Los Angeles or Bust for the NFL

 

The news that the Los Angeles City Council has given Phil Anschutz’s AEG another six months to get the work done to build a National Football League usable stadium certainly bodes well for a Los Angeles fan base but it also sends out a message to another city’s fan base. The NFL doesn’t care about you and your loyalty.

The Los Angeles politicians need AEG to get a commitment from one of three ownership groups, Oakland, St. Louis or San Diego to build the facility and then the city will need to figure out what to do with a nearby convention center. The NFL never liked AEG’s football plan where AEG would own the facility and take most of the dollars generated inside the building leaving far less for an NFL owner than customary. It was thought AEG wanted to get a team on the cheap. They would buy into an NFL franchise to make  LA worthwhile. Has AEG tweaked the plan? Only the NFL knows.

What does all the LA maneuvering that say for three potential fan bases that might lose their team? The ones who buy the shirts, paint their fans and live and die by their team? What does it tell the corporate base in those cities? The answer is easy. The NFL doesn’t care about you. Go ahead root for the team but in the end, it’s not your team, it’s the owners’ team and that owner can do whatever he or she wants. The NFL has deserted Oakland, Baltimore, St. Louis, Anaheim Cleveland, Houston and Los Angeles in the past three decades. Was it because of fans? Nope. The stadium financial situations were not good enough and some city had a better deal.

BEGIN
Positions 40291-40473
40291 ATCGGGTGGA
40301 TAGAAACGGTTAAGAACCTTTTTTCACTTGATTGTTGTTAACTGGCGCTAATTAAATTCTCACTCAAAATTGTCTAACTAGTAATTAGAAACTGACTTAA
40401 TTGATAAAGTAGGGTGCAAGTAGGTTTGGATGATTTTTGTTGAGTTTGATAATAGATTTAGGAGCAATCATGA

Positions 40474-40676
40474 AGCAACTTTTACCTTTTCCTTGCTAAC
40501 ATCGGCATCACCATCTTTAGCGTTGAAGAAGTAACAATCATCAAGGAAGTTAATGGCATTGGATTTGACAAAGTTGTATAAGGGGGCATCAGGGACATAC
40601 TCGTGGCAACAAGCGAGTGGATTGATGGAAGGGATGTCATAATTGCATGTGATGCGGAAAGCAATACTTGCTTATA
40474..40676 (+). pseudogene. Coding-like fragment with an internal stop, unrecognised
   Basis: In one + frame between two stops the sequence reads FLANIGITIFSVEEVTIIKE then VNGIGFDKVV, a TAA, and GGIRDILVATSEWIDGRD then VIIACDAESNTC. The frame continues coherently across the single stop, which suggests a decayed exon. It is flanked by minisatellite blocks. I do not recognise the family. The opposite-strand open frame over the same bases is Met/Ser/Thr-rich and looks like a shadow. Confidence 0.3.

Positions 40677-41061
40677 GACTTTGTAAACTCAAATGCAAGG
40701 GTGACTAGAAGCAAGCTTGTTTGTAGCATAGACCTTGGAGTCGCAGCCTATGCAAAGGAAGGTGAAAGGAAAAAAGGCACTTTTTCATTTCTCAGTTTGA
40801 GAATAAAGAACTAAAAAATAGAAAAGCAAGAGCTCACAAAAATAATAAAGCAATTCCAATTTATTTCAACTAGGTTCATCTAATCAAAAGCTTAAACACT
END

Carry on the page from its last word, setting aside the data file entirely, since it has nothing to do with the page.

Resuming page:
Fans don’t matter. Owners want customers who are willing to spend and spend and spend money on tickets, facility restaurants and buy all sorts of merchandise but in the right stadium. Those customers are tossed aside when the building is deemed too old and doesn’t deliver enough revenue. The NFL embraced St. Louis in 1995 after Rams ownership left Anaheim. St. Louis lured the team by promising the franchise’s owners would be in the upper quarter of stadium generated revenues. The old stadium in St. Louis can no longer do that. It’s all about stadiums not fans.

This article was republished with permission from the author, Evan Weiner. It was originally published in sportstalkflorida.com and can be viewed by clicking here.

 

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